All of these ISS National Lab successes reflect a decade of guidance from CASIS, which celebrated the 10-year anniversary of its management of the ISS National Lab in FY21. Over this 10-year period, CASIS has built the foundation for the successes achieved today. Powerful partnerships developed by CASIS have continued to mature, serving to expand the ISS National Lab portfolio and further drive demand. Through multiyear partnerships with CASIS, the National Institutes of Health (NIH) and the National Science Foundation (NSF) have provided more than $35 million in funding, supporting nearly 50 ISS National Lab-sponsored investigations to advance fundamental and translational research in both the physical and life sciences. Additionally, CASIS has partnered with Boeing for multiple years in collaboration with MassChallenge to support innovative startup companies through the Technology in Space Prize. Since its inception in 2013, the prize has provided $8.8 million in funding to 27 startups for R&D sponsored by the ISS National Lab.
In the last 10 years, the strategic areas of focus for the ISS National Lab have evolved to center on key research areas that have shown the most potential to provide value to our nation. In FY21, CASIS released a new series of ISS National Lab Research Announcements (NLRAs) focused on these targeted areas, which include technology development and demonstration, in-space production applications (in advanced manufacturing and materials as well as tissue engineering and biomanufacturing), and STEM education (both kindergarten through 12th grade and higher education).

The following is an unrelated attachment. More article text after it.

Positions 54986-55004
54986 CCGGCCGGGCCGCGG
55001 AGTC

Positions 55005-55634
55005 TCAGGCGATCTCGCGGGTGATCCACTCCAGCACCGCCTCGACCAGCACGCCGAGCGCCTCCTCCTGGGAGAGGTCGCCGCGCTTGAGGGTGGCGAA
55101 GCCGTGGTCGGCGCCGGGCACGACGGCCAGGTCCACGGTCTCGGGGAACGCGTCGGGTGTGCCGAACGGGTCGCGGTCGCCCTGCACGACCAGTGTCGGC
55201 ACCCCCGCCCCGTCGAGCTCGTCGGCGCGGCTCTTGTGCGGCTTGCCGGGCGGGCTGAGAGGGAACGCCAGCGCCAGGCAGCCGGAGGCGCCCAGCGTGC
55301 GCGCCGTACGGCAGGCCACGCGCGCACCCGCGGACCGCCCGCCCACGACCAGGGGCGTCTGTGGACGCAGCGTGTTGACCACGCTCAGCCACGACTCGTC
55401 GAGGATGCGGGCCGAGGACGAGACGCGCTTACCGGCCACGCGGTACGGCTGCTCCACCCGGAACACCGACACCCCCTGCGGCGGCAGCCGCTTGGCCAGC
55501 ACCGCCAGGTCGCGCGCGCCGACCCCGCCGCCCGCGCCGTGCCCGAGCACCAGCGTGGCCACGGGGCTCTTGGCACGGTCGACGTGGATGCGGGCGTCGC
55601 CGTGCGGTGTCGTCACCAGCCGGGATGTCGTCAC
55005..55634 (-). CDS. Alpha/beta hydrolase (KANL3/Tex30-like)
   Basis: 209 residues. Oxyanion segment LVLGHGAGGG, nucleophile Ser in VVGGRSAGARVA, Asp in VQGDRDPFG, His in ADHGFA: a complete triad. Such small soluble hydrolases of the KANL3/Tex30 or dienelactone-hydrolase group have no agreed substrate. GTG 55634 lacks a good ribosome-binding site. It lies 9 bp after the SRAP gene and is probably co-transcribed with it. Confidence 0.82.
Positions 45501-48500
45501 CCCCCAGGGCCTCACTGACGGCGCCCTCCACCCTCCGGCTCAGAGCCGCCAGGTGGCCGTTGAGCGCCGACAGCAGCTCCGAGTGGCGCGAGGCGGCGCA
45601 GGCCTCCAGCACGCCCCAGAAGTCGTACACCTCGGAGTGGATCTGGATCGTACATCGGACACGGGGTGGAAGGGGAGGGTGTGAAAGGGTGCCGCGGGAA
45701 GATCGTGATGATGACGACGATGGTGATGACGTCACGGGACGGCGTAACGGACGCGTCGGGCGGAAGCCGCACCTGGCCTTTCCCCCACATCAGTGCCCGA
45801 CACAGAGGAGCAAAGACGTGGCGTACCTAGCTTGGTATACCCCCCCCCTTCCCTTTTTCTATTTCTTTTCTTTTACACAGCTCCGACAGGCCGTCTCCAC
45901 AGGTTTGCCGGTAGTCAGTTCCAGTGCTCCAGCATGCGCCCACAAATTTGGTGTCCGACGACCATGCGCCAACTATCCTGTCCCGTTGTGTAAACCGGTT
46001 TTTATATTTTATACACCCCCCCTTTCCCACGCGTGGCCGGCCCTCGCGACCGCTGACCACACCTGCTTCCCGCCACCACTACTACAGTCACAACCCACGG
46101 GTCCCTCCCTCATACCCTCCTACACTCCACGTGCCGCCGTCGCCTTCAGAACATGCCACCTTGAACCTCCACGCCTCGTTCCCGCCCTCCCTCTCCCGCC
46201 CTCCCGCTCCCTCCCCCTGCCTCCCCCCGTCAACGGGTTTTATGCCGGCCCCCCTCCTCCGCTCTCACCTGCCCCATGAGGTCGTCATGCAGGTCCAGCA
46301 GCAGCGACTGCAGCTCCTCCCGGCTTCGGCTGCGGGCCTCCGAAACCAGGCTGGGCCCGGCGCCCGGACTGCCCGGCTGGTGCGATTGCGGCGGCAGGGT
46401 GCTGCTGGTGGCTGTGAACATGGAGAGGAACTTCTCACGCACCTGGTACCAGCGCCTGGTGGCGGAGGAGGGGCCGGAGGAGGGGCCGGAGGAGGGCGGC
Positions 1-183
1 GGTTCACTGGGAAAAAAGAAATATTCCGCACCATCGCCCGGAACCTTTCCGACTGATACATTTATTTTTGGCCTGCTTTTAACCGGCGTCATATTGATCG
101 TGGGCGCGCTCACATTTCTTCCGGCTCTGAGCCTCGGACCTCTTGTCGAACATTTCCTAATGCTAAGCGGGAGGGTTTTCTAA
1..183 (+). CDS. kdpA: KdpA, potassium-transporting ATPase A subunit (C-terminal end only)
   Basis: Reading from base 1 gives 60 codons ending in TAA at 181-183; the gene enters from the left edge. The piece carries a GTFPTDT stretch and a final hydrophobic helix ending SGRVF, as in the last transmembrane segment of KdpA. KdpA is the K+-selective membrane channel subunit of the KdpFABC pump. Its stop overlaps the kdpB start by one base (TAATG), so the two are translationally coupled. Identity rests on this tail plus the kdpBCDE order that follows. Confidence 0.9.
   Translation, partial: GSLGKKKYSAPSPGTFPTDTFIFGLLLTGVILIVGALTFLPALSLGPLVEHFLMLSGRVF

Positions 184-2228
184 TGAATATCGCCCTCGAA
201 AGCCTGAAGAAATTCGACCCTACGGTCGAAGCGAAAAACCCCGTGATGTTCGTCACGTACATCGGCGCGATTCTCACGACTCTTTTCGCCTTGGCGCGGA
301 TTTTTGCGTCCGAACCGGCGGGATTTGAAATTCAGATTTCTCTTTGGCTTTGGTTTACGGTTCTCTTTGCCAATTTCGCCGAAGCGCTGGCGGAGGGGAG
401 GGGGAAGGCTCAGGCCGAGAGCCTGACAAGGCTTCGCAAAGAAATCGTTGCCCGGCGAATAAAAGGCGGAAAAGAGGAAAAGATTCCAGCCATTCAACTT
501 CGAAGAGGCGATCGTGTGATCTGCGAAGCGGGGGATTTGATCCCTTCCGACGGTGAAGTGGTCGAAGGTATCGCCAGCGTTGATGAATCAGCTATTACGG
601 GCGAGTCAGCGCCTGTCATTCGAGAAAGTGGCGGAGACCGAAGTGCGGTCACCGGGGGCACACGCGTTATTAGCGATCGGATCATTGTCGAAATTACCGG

FY21 also marked the 10th anniversary of the annual ISS Research and Development Conference (ISSRDC). Over the last decade, ISSRDC has played a crucial role in bringing together researchers, engineers, entrepreneurs, thought leaders, investors, and the public to discuss the value of space-based R&D now and in the future.
Looking to the Future